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Struck Counterfeit Coins: Another Family of Struck Fake Large Cents

Struck Counterfeit Coins: Another Family of Struck Fake Large Cents

By Jack D. Young, Early American Coppers (EAC) ……
It has been a while since I wrote my CoinWeek article on the “family” of large cent counterfeits based on the 1833 N-5 variety, but I have since found the time to discuss another of the “family” type that I call the “beaded” border counterfeit based on the 1814 Classic Head S-295 variety.

As I noted previously, I consider this type of counterfeit an intermediate level of deceptive “type”. It can certainly fool collectors unfamiliar with the series.

These struck fakes are available in several different denominations and varieties and are fairly accurate as compared to the source coins. But the counterfeiters use the same layout and change the date to create a family of fakes, resulting in impossible die combinations/states. These take a higher level of knowledge to discern, with being savvy about the series and variety attributions part of the best defense.

The subject coin for this article is an 1812 Classic Head Large Cent a friend posted in a coin forum and sent to me for an in-hand review:

1812 Subject Example

As I have stated in my previous articles and my CoinWeek “Dark Corner” series, one should always start a coin review by ATTRIBUTING the subject example. For the 1812 there are four different documented varieties, but unfortunately, this isn’t one! Date position and spacing do not match any, though the S-290 is the closest.

Left: Subject 1812. Right: 1812 S-290 Example

But it does appear to closely match the 1814 S-295!

Left: Rev S-290. Cent: Subject 1812. Right: Rev S-295

Continued researching resulted in finding several other “dates” with the same “beaded border” obverse and the same reverse; the borders for the genuine coins are denticles, but shifting of the strike can make the more rounded tips to look like “beads” – as shown on all of these fakes.

Common 1814 S-295 Reverse

Comparing the “1814” from the group to a genuine 1814 S-295 shows how close this one is:

Left: Counterfeit 1814. Right: Genuine 1814 S-295

And the reverse:

Left: Counterfeit 1814. Right: Genuine 1814 S-295

One of the common “die markers” for these is the damage on the “N” of UNITED:

Two Counterfeits and “damaged N”

The genuine source coin must have been damaged there and passed that along to the rest of the “family”!

And on the obverse there are “die chips”, with a prominent one to the left of the nose:

Two Counterfeits and “chips”

As I have previously stated in other articles, one of the best ways to protect yourself from this type of fake for sale is to learn the series yourself. Buy the reference books, join a discussion group or club focused on your interests–such as Early American Coppers (EAC)–and ask other experienced members and friends. And review similar items on the internet: major auction house sales archives and NGC’s and PCGS’s variety pages are great online resources.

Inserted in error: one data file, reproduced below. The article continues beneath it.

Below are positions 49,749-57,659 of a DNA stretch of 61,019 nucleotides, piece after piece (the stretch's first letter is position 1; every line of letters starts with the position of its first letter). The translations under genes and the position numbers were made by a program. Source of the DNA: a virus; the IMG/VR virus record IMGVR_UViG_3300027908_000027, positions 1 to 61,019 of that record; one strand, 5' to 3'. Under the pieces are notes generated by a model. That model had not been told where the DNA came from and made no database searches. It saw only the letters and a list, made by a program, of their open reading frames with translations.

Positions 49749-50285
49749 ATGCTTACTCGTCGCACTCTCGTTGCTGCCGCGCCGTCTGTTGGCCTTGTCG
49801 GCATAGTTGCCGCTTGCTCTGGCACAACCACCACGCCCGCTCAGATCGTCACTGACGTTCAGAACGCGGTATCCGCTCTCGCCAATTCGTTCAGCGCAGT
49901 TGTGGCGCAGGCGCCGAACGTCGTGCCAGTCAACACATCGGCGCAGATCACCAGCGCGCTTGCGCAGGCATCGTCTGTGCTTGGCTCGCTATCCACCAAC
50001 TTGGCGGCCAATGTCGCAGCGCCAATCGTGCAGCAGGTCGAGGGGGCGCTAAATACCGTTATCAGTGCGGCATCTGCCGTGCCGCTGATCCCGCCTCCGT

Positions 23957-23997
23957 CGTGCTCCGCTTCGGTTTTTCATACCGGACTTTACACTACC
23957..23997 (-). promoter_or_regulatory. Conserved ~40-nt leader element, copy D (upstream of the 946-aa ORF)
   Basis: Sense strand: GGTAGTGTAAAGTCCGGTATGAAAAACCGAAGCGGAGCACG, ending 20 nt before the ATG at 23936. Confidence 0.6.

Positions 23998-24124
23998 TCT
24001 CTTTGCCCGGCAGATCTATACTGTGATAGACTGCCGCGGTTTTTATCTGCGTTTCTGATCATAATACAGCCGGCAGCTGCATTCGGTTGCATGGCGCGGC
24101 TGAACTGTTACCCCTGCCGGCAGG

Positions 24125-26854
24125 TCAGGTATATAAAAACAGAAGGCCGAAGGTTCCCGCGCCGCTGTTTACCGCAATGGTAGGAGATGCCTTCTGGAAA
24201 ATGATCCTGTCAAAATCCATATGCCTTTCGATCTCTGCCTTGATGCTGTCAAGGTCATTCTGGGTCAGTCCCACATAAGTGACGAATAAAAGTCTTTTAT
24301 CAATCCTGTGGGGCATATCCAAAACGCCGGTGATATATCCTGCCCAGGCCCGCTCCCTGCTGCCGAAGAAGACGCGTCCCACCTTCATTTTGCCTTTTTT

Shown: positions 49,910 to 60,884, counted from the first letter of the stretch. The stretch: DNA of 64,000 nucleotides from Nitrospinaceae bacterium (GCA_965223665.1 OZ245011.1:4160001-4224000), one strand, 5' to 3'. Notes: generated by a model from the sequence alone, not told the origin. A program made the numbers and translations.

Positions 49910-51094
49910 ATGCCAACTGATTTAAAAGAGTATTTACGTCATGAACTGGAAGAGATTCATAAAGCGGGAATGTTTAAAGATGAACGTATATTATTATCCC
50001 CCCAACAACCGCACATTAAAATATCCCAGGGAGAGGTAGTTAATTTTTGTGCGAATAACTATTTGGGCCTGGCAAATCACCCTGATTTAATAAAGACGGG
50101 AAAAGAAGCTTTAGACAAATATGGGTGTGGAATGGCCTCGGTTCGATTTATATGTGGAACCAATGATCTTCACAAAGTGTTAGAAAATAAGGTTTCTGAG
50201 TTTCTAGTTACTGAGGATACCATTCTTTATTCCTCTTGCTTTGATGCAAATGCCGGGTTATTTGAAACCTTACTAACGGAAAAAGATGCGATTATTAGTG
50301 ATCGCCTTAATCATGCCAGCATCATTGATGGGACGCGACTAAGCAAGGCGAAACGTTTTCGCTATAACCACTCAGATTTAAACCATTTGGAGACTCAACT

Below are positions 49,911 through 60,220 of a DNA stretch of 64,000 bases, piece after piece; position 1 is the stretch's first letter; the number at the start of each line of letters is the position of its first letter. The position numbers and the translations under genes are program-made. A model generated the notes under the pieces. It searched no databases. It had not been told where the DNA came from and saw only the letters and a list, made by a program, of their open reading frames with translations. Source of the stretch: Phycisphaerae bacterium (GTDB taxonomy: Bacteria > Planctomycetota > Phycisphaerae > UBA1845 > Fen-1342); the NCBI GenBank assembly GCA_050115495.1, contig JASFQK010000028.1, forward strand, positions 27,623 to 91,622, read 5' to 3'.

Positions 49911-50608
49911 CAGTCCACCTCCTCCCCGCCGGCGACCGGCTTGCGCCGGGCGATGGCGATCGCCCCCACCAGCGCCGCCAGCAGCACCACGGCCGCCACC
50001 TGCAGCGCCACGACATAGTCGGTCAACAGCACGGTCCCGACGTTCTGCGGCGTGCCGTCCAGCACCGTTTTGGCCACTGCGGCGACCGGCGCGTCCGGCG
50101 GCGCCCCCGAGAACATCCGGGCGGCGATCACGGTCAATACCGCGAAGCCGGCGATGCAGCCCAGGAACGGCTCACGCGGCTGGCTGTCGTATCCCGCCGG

And a recent source of quick information on these and other struck counterfeits can be viewed on CoinWeek, where the entire series of research articles can be accessed.

The research and summary articles continue to be a collaborative effort, with many EAC members and “Dark Side” friends participating and contributing!

Best as always,


MORE Articles on Counterfeit Coins by Jack D. Young


Jack D. Young
Jack D. Young
An engineer by training, Jack D. Young is a researcher and author on the subject of the recent wave of deceptive struck counterfeits. He is the founder of the "Dark Side" Counterfeits and Fakes Facebook watch group, a participating member of Early American Coppers (EAC) since 2002, the Liberty Seated Collectors Club (LSCC), C4, the NLG, the ANA, and the ANS. Jack has consulted on the subject of counterfeits and their effect on the Hobby with staffers of the United States Senate Finance Committee, a senior member of the U.S. Secret Service (both with the ACTF as an Expert Network volunteer), and agents of both CBP and the Department of the Treasury. His work has appeared in various club journals, including The Numismatist, and he was acknowledged for his research by Q. David Bowers in the latter's The Copper Coins of Vermont (2018). The ACTF awarded Jack Young the Alan Kreuzer Award in 2019 and the PNG presented him with the Sol Kaplan Award in 2022. He started collecting as a youth, filling a Lincoln penny board with his grandmother, and continues to collect low-grade early large cents by date and some varieties.

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  1. It’s a shame that with everything going on in life you got to deal with people like this I do not understand there’s one thing for sure though you can’t buy your way into heaven!!!


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